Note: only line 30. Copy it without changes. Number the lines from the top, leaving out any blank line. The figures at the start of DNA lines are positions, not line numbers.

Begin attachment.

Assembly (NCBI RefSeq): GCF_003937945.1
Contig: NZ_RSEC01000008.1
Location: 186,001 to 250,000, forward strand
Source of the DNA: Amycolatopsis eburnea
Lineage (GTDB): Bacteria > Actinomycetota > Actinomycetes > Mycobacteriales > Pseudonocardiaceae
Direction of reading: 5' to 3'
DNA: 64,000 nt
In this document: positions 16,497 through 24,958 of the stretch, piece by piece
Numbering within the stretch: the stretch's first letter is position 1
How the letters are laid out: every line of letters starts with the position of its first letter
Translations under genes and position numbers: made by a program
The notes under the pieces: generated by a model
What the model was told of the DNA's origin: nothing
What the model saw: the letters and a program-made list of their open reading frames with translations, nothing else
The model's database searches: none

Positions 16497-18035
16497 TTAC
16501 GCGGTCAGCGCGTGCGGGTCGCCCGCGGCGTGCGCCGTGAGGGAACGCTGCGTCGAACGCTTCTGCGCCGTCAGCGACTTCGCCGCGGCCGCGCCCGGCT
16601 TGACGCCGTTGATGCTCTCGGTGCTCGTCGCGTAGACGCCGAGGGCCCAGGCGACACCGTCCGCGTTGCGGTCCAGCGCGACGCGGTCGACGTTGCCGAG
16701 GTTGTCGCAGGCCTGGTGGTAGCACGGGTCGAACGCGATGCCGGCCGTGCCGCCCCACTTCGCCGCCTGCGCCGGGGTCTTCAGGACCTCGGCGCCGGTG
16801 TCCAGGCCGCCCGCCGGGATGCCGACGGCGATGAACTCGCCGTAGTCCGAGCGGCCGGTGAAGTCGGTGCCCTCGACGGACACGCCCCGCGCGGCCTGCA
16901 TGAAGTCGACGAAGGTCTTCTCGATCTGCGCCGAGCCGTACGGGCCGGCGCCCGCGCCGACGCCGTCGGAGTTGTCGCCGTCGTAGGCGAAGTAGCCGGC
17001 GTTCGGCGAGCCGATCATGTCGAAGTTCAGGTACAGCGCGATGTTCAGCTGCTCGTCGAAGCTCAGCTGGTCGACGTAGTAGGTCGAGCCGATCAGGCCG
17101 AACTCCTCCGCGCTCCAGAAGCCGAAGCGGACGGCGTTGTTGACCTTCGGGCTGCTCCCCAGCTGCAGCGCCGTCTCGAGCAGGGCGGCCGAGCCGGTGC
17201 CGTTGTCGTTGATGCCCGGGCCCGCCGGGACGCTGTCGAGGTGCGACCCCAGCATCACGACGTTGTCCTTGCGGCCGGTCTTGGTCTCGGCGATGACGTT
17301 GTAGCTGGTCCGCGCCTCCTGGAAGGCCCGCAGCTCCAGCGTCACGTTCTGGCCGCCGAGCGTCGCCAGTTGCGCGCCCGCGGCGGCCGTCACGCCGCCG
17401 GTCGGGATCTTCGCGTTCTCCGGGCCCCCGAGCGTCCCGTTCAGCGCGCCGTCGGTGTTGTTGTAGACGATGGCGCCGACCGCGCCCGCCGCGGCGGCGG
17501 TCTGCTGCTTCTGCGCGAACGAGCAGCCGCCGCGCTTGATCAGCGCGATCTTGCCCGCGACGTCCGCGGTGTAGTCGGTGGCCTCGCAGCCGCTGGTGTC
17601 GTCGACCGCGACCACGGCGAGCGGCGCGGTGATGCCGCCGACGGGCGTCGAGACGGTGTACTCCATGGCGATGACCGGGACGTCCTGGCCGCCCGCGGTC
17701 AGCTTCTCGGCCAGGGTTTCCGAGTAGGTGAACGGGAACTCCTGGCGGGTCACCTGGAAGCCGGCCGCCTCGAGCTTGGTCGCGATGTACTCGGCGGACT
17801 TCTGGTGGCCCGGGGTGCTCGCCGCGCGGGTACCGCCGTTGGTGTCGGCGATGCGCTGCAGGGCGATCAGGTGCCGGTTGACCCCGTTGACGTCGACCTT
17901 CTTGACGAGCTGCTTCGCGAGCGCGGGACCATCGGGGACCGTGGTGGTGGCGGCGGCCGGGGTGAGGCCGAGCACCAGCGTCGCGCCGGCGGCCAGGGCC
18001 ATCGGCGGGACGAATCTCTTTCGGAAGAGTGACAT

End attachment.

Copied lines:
17701 AGCTTCTCGGCCAGGGTTTCCGAGTAGGTGAACGGGAACTCCTGGCGGGTCACCTGGAAGCCGGCCGCCTCGAGCTTGGTCGCGATGTACTCGGCGGACT